Do I Qualify?
Learn more about qualifications for a service dog.
Whether an ICAN dog would be perfect for you, or another type of support animal might help you more, we can connect you to the resources you need.
Psychiatric service dogs have been trained for specific tasks to mitigate an individual’s mental health disability, including PTSD. ICAN does not provide or place psychiatric service dogs, but Assistance Dogs International (ADI) may be able to help you. Please visit www.assistancedogsinternational.org for more information.
Assistance Dogs International is the accrediting organization of service dog providers throughout the world. Doing a “member search” will provide you with accredited service dog programs that place psychiatric service dogs in your local geographical area.
Emotional support animals (ESAs) are not service dogs. They do not require any specific training and are not trained to do specific tasks. Emotional support dogs are not covered under the Americans with Disabilities Act. ICAN does not provide or place emotional support dogs.
However, if an ESA is right for you, the Association of Professional Dog Trainers (www.APDT.com) can connect you to the foster dog community and help you find the best dog for your needs.
We train and place service dogs to assist individuals with diabetes who struggle to determine their blood sugar levels. Unawareness of low or high blood sugars is critical to the success of a diabetic alert dog. Frequency is also a factor in the dog’s success; undetected lows and/or highs must occur multiple times per week.
Here are a few more things you should know about applying for a diabetic alert dog:
- Candidates must be at least 18 years old to apply.
- ICAN only places diabetic alert dogs with individuals who live within 50 miles of Indianapolis, Indiana.
- We won’t place a diabetic alert dog in a home that already has a dog (or dogs) living in it.
We unfortunately don’t train or place dogs for individuals with hearing or sight assistance needs. But if you visit www.assistancedogsinternational.org, you can learn more about service animals that may be right for you.
We can! Applicants must be verbal and able to give cues independently to have an autism assistance dog. The minimum age to apply is 8 years old. Currently, we’re only placing in-home skilled companion dogs for autism assistance. This means that the dog provides support to their person in the home only. They do not have public access and are not covered under the Americans with Disabilities Act.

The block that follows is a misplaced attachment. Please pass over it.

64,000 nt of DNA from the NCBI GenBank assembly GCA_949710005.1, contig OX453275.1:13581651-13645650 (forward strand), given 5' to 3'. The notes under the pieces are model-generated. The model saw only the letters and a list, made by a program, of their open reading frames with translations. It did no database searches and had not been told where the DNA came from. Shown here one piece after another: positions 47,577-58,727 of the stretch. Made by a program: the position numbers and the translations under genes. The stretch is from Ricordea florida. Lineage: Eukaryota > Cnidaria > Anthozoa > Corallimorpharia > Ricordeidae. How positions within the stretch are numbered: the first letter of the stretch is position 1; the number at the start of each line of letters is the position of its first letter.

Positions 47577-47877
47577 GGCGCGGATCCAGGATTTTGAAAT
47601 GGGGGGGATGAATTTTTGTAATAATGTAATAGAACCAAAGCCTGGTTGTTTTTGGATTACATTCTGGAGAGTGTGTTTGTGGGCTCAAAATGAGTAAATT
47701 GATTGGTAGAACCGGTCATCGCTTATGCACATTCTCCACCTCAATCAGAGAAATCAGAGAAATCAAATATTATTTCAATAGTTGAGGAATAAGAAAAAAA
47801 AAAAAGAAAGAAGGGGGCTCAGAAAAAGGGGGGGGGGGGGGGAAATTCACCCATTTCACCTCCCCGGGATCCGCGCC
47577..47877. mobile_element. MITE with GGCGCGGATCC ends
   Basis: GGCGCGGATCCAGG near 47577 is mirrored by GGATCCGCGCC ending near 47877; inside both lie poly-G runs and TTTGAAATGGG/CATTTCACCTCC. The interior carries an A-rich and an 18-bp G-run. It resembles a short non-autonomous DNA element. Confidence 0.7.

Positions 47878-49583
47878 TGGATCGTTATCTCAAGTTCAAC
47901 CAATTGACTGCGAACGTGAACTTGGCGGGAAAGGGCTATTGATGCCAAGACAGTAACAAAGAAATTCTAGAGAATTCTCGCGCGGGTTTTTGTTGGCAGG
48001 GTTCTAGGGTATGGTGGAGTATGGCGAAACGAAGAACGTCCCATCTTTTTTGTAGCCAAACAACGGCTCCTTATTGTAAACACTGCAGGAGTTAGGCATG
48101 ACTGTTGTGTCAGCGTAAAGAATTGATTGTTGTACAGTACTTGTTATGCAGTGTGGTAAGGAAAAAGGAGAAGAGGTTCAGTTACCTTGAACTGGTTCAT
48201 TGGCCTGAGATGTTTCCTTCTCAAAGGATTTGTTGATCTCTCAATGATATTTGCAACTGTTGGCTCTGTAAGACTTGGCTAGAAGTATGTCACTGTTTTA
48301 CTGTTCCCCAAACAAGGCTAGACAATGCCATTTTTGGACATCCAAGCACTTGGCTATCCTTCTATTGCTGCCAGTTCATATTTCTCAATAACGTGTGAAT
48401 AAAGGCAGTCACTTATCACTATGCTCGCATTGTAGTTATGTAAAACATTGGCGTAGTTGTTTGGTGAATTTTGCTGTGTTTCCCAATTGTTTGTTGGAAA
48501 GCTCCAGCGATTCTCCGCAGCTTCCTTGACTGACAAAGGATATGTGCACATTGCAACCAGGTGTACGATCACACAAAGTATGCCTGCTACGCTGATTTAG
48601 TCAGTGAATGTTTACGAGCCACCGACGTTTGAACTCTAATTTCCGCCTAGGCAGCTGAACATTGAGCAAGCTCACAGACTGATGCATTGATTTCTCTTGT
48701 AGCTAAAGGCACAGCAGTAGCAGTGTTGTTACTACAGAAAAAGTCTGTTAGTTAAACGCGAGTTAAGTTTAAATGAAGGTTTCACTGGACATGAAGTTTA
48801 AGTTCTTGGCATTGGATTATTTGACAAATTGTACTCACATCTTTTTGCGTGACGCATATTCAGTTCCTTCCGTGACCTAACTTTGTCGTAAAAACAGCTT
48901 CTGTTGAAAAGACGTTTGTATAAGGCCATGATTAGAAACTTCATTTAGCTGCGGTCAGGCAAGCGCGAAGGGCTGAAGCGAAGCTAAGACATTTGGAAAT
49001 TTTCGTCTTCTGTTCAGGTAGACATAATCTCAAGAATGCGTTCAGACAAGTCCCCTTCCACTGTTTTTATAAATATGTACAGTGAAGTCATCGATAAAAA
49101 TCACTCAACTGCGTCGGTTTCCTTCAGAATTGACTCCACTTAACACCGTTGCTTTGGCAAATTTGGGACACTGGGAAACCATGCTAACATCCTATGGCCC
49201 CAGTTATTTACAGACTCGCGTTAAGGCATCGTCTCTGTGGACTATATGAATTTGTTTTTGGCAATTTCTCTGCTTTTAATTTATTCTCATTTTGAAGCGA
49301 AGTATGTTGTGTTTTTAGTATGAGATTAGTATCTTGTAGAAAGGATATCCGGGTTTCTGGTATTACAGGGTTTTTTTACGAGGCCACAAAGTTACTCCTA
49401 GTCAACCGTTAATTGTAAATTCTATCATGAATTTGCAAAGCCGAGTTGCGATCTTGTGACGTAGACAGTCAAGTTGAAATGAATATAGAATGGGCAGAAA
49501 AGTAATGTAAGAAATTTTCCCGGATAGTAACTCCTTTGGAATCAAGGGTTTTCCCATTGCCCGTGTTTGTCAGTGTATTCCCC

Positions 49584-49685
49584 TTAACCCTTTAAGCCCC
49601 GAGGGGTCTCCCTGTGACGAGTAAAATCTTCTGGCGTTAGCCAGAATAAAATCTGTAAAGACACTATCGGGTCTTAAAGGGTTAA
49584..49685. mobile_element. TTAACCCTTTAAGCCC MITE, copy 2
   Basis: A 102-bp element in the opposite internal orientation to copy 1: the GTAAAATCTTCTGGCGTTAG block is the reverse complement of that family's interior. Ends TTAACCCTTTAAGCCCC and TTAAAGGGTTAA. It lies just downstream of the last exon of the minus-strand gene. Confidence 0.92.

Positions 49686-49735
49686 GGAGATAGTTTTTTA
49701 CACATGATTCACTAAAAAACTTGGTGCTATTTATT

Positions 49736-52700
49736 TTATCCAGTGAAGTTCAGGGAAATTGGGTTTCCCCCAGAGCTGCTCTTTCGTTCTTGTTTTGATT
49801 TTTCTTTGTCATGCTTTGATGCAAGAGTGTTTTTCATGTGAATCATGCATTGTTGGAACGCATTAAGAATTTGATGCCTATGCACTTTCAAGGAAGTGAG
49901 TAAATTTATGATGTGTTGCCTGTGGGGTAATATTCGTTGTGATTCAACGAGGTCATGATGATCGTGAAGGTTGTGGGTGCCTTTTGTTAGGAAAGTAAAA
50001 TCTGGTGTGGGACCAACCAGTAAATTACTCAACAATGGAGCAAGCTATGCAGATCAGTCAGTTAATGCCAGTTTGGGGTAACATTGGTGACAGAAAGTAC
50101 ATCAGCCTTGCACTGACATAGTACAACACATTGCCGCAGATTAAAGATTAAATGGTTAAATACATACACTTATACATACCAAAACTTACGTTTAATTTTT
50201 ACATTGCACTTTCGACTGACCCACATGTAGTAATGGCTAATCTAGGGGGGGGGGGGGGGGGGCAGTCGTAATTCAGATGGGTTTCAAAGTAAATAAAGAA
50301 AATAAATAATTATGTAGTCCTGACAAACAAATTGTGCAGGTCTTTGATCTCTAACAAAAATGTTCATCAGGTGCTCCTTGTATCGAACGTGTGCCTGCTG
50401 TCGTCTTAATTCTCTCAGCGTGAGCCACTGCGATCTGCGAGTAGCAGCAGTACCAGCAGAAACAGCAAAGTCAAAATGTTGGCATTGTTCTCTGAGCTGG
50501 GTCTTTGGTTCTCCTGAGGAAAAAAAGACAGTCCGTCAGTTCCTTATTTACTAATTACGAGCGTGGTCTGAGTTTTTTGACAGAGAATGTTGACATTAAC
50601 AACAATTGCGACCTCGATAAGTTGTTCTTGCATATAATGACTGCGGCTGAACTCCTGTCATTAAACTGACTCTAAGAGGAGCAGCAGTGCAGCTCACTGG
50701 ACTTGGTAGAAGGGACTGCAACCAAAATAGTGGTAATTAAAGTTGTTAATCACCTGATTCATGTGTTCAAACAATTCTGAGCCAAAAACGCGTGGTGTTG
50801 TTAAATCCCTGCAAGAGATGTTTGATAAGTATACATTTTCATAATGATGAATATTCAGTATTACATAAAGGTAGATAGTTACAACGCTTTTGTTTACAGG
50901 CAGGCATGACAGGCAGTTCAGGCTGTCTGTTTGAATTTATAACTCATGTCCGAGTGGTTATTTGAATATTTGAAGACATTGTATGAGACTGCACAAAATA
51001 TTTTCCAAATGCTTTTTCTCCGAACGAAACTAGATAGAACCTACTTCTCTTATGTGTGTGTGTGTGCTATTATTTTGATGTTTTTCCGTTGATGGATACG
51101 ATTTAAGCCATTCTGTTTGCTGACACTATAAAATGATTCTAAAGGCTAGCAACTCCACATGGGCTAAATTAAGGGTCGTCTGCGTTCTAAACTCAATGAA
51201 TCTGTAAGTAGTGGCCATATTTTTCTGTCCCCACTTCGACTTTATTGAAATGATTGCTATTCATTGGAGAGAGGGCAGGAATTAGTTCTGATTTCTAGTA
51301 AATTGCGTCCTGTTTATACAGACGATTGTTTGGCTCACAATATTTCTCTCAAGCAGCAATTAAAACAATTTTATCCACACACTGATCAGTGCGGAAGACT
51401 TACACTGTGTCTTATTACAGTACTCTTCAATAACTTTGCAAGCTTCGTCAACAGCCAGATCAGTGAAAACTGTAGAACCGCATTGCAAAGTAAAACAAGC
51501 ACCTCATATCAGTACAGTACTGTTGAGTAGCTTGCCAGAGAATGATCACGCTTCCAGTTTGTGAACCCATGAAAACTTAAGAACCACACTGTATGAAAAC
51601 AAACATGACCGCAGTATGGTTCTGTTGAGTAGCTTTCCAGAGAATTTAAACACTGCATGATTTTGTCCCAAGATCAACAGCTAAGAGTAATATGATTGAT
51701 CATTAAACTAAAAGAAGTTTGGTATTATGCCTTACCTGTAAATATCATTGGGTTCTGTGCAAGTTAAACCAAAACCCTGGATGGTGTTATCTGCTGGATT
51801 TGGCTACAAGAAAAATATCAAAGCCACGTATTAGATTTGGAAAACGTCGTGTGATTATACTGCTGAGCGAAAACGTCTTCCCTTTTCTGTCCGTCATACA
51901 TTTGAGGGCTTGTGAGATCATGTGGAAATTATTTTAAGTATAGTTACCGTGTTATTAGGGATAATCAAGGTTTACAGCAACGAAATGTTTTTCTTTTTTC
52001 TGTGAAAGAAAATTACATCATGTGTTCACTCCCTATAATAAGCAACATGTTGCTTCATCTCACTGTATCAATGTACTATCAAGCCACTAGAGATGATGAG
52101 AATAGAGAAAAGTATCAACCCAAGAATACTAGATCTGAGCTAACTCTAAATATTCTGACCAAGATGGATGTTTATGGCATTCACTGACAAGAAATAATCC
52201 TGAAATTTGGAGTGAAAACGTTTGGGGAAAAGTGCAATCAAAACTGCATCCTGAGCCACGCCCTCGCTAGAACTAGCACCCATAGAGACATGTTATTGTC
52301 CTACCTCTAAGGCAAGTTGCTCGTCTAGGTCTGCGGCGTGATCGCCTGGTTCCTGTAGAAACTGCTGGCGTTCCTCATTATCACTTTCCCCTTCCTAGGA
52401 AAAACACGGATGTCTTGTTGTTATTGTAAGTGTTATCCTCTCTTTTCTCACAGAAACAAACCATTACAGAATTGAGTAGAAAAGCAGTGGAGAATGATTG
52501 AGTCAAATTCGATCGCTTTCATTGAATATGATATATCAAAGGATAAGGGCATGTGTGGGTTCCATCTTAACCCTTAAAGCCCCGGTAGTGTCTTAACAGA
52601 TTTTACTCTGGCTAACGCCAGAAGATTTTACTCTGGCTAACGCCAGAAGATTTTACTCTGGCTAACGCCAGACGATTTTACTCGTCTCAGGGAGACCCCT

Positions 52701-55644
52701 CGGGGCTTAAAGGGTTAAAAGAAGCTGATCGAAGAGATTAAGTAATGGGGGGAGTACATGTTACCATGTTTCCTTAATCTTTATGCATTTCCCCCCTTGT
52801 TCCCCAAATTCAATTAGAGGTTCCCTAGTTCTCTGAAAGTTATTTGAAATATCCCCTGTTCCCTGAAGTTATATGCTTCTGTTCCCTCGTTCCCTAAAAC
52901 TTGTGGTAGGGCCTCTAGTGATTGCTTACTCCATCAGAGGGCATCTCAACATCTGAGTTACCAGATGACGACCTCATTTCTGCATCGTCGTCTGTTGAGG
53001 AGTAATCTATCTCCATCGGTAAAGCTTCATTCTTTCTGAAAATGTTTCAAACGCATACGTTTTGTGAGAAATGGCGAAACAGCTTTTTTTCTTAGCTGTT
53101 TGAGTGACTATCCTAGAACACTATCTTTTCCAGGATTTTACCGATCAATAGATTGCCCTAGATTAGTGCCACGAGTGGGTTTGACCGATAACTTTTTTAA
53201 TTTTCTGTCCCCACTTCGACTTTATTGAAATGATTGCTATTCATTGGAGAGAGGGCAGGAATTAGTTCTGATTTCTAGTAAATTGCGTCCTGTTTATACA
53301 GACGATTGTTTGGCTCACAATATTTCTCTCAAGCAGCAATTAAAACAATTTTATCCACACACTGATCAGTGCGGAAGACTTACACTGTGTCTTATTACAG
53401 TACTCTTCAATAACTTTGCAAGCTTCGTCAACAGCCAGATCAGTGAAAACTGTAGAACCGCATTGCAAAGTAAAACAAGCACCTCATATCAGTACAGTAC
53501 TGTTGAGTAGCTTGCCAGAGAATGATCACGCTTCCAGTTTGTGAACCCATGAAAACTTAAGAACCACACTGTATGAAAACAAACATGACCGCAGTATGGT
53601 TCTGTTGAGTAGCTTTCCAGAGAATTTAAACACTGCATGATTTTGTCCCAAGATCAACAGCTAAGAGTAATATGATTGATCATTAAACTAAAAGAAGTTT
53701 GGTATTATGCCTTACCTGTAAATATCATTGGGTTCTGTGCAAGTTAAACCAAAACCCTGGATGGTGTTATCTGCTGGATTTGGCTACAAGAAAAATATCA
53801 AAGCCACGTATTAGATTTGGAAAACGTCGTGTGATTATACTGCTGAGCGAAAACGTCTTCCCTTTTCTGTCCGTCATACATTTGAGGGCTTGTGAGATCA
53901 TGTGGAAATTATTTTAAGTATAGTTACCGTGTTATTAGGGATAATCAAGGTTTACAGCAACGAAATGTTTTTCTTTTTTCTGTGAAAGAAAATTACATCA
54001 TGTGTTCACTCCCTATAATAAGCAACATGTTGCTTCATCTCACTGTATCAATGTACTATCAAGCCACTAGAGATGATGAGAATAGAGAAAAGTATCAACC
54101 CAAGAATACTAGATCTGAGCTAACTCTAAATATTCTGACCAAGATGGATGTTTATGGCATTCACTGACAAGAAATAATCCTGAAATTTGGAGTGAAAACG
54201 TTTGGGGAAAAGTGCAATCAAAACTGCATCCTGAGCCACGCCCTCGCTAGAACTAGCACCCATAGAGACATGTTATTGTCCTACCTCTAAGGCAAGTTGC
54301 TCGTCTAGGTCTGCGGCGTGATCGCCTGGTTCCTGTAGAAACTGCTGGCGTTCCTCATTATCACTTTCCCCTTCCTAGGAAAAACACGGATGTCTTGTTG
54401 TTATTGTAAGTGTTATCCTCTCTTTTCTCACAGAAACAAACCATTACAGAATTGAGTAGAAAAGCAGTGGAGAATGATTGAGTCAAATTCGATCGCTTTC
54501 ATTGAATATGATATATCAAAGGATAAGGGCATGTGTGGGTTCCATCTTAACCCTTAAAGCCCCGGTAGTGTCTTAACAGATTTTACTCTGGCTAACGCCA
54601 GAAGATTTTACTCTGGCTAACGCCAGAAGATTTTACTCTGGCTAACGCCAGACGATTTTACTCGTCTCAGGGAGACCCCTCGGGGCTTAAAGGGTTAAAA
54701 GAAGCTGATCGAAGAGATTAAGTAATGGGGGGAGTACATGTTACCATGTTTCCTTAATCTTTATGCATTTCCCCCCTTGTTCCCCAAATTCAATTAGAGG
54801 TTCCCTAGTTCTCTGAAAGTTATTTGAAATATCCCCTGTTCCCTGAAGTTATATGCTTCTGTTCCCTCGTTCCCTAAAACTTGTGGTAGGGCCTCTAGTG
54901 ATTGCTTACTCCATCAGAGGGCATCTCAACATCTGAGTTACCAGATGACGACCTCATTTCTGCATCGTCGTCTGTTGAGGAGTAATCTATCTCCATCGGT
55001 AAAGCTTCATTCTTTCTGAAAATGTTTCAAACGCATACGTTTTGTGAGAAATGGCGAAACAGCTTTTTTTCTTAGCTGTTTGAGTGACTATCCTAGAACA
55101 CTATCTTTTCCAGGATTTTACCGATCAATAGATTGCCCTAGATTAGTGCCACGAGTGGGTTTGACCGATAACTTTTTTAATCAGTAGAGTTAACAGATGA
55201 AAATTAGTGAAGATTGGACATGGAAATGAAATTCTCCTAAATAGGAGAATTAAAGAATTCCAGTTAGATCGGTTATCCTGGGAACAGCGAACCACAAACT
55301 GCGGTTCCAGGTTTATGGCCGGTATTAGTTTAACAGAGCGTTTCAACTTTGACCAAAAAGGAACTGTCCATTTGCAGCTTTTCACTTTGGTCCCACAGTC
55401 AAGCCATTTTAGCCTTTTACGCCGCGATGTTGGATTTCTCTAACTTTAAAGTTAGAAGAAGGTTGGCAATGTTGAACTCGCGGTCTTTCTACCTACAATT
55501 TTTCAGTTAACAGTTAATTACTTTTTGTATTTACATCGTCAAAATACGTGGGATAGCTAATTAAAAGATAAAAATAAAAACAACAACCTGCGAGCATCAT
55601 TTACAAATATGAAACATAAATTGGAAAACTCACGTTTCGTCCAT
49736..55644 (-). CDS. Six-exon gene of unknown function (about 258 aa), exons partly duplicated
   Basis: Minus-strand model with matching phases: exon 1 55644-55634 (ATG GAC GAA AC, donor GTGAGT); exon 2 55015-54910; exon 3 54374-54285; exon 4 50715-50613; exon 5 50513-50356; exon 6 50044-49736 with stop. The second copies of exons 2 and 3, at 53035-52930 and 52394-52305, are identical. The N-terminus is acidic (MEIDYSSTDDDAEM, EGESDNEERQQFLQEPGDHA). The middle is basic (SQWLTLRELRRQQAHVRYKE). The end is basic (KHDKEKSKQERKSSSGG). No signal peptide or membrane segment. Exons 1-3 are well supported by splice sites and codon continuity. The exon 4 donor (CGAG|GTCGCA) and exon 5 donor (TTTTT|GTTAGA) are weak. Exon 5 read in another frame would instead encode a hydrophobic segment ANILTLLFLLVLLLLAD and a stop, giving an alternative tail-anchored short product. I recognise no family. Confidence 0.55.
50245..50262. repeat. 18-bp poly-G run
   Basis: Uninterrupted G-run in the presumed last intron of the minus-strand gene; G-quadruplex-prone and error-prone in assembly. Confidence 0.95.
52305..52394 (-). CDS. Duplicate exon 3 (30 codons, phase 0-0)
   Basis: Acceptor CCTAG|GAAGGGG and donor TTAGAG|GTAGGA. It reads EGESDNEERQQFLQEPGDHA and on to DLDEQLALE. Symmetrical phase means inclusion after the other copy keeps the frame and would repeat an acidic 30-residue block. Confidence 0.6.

The applicant must have previous exposure to dogs and be comfortable around dogs. If the applicant has sensory issues, we want to make sure they’re okay with a dog licking them, dog saliva, and shedding.
ICAN occasionally places dogs with adults who have autism, depending on the applicant’s need for a dog. Applicants must be able to independently work with the dog. Public access is not guaranteed, but it will be considered.
Not all dogs have what it takes to be a service dog. The average placement rate for service dog organizations is 50-60%. This is after two years of intense training and significant financial commitment. If you choose to purchase or obtain a dog or puppy with the hopes of training it to be a service dog, please be prepared to commit to the life-long care of the dog if it doesn’t meet your service dog needs.
ICAN is a prison-based training program. The inmates at three Indiana correctional facilities are the primary trainers and handlers of all our dogs-in-training. ICAN does not have the resources outside of the correctional facilities to assist with training your personal pet.
But for those wishing to train their own dog or get assistance with training their dog, the Association of Professional Dog Trainers (www.APDT.com) is a great resource to find training in specific geographical areas.
ICAN places facility dogs in Pre-K through 12 schools, courthouses and CASA programs, rehab and nursing facilities, and hospitals. For those applying for a school facility dog, the animal needs to be facilitated by an applicant who is in a social work or counselor position. This will ensure that the facility dog is utilized to its full potential.
We currently have a 20- to 30-month wait to receive a service dog. Being placed on the waitlist does not guarantee placement of a dog. We encourage candidates to apply to other accredited programs as well, just in case. Doing so will not affect your position on the ICAN waitlist.
Prior to the dog going home, the recipient must attend 10 days of Team Training. ICAN’s Team Training takes place in the Indiana Women’s Prison and in the local Zionsville and Indianapolis community. During these two weeks, the recipient will be responsible for expenses related to travel, lodging, and some meals.
Once the dog goes home, the recipient is required to keep up the dog’s training. They must be prepared to make a daily commitment that continues throughout the life of the dog. The recipient must provide the service dog with routine mental and physical exercise, which will help both the pup and the individual stay healthy and independent.
When you bring a service dog home,
you’ll find purpose, independence, stability,
and a new best friend.